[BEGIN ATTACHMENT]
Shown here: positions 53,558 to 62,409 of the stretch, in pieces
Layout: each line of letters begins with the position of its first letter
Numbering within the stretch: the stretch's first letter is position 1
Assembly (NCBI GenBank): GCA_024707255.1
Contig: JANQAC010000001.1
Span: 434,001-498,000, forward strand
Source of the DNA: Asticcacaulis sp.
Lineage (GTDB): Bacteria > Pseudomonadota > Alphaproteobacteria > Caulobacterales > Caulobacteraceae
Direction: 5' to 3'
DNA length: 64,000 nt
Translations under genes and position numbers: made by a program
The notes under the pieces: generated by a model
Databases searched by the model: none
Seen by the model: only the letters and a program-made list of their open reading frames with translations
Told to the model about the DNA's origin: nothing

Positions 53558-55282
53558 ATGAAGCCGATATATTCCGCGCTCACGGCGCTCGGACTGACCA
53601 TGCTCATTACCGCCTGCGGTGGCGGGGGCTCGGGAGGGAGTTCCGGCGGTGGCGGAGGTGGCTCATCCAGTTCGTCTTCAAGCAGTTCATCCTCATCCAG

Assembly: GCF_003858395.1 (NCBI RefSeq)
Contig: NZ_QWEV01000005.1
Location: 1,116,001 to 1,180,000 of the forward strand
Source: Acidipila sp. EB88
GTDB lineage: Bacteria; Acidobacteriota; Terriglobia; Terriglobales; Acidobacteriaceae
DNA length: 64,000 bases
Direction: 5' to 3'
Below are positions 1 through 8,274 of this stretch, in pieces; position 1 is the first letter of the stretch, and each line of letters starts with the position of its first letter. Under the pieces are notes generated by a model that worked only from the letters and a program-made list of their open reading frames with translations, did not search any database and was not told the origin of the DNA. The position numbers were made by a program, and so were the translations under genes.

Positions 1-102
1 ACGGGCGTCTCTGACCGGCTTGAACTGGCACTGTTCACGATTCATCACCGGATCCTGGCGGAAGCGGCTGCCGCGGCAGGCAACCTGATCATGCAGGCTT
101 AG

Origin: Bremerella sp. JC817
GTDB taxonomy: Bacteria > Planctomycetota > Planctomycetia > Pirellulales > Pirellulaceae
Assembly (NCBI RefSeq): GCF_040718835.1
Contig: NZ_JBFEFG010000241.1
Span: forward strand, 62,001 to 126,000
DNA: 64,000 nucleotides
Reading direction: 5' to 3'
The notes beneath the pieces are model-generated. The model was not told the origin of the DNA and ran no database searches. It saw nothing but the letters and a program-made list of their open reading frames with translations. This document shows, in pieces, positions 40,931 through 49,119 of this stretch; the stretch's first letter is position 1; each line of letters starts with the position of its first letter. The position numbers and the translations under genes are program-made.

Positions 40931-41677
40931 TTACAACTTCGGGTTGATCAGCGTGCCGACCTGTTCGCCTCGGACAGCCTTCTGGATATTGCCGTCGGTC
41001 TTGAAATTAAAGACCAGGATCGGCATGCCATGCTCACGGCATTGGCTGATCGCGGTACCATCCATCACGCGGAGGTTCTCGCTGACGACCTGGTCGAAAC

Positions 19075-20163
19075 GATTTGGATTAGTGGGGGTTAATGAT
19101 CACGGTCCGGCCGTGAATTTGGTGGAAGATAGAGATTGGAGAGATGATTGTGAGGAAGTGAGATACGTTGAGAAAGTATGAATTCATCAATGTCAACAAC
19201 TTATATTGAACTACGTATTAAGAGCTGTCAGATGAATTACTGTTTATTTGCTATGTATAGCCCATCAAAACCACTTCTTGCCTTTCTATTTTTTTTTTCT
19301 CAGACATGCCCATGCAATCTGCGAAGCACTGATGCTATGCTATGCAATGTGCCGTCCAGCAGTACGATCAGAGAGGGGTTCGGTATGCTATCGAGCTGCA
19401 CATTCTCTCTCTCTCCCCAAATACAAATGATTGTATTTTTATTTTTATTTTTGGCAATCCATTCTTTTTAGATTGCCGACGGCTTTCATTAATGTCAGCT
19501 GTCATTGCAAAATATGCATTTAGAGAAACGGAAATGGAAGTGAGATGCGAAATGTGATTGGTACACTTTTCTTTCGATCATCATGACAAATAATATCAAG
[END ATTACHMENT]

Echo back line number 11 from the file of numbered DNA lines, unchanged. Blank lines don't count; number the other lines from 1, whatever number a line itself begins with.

Translations under genes and position numbers: made by a program